Will we hug or just high-five?
July 18, 2011 § Leave a comment
Home. Two plus weeks of crazy, and despite the fact that I had
the a time of my life, it just never felt like me.
The weird thing was, it wasn’t at all uncomfortable. Bouncing from town to town, sleeping on people’s floors, unplugging myself almost entirely from the rest of the world, living in a van + a sedan with six other people with smelly feet making jokes about this video all day every day, then playing my heart out to roughly fifteen people who may or may not care each night — it’s more than fun. I see why every band ever writes songs about touring — you are, quite literally, living to have fun, and for no other purpose. The more fun you have playing your music, the better chance you have to make enough money to gas up to the next town, or find a place to stay each night after the show.
Don’t worry, I still think musicians writing songs about tour is almost as obnoxious as writers writing pieces about writers writing.
In Eugene we played almost the worst show ever (until Santee — or, as I’ve learned they call it — Klantee, but that’s another story). For starters, there was no PA system, until the terrible psych rock band we contacted at the last minute brought theirs by. Folks started showing up around seven o’clock, but the music didn’t start until 9. So in the interim they drank. A lot. Hi Ho Silver Away played first, and during their set alone more people spilled beer in the pit, then subsequently slipped on it than I could count on both hands. One of the guys who lived at the house we were playing at was all fucked up on something — he got down on his knees during one song and, excuse me if I get this wrong, but I do believe he was trying to dry hump Nathan’s legs. When Quick Attack played I had to stand on my mic stand with both feet to keep it upright, and Indiana actually took a swing at a girl with her guitar to keep from getting hit in the face again. Even Rob from the Taxpayers couldn’t control the crowd, he couldn’t even get a word in edgewise. But after it all, both before and after I stepped in to help break up a fight, a total of like ten people told me that the stupid little songs I play and love so dearly made their day, their week, their month, even their year (you’ll have to excuse me: the schoolyard ska band that opened for us in Santee covered the Friends theme song and now I’ve got that fucker stuck in my head). How can I be upset after a night like that?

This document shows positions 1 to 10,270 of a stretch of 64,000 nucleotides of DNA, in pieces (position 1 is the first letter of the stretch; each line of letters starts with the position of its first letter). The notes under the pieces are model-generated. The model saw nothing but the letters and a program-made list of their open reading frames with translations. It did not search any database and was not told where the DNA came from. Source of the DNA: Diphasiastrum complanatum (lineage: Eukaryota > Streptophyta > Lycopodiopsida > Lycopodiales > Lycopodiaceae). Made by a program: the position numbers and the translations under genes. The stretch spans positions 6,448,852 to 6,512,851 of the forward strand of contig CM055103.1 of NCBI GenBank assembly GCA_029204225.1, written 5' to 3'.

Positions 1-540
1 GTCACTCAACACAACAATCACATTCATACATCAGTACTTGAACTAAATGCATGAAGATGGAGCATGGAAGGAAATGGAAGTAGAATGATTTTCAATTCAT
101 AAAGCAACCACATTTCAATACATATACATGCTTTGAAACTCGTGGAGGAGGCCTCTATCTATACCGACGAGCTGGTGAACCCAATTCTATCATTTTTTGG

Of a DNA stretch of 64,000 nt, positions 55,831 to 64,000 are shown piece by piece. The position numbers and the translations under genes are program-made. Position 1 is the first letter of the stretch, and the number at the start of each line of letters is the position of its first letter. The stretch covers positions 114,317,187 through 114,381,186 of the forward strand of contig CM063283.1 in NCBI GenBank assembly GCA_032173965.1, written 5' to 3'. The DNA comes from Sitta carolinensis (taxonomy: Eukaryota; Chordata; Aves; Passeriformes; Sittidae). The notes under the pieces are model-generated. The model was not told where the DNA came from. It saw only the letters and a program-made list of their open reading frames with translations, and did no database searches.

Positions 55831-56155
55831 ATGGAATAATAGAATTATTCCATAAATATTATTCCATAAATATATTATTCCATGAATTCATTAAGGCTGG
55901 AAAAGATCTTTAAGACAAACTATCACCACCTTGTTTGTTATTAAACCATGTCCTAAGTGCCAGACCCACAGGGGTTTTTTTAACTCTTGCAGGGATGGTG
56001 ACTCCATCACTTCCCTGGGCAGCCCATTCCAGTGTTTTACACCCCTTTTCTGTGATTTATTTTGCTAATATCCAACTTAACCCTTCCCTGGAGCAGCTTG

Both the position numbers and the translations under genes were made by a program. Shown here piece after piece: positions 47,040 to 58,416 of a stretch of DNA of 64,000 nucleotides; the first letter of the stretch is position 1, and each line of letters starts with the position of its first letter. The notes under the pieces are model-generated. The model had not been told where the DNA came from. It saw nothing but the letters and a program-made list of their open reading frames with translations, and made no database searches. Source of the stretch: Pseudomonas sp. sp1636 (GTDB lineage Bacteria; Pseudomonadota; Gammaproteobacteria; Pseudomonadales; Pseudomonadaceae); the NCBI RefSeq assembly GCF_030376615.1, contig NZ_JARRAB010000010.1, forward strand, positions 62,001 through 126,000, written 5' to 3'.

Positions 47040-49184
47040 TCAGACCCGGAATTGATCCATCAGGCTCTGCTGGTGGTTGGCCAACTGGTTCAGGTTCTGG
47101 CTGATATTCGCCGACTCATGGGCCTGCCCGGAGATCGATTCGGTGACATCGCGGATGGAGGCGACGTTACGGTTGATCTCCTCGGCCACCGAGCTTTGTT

I’m even willing to forgive, to a certain extent, said terrible psych-rock band, who played for more than two hours and during the course of the evening attempted to cover Where is My Mind yet for some reason didn’t play the main guitar theme and very painfully couldn’t hold the high note Kim sings.
After the show we hung out with Chase, who had set the entire show up for us and let us stay the night at his parents place after the show, despite the fact that we’d never met him before that night. When we got to the guest room and saw NBA Hang Time in his plugged-in N64, I knew we were all meant to be best fucking friends. So on our way back down after reaching the northward apex of our tour in Seattle, we went out of our way to make sure we hung out with Chase again. But he’s the only person I met on that tour that I could say I’d want to call my friend, except of course the amazing people from my band and HHSA. Every other scenario, you drop in, have fun for a night, then leave. It feels good for the soul as it happens, but it’s no way to make friends, because trusting someone to set up a show for you is entirely different from trusting them enough to talk about real things in your life.
Like it or not, I’m growing up. I want stability and meaning in my life. I want to decide on goals and then accomplish them. Punk rock is fun, but it’s not my life; not like it is for a lot of people I met on this tour. I come alive while playing shows in a way that rarely comes out of me in any other circumstance. But the whole time I was thinking, okay, and now what? And, why?
In other news, turns out I’m a war criminal. I’m apalled, terrified, disgusted. I almost feel responsible. My name isn’t even uncommon, it’s downright fucking rare. And, how the fuck am I going to be able to kick it with the security culture-paranoid anarcho punks anymore now that I don’t even pass the Google smell test.
Oh yeah, just wear patched up black jeans.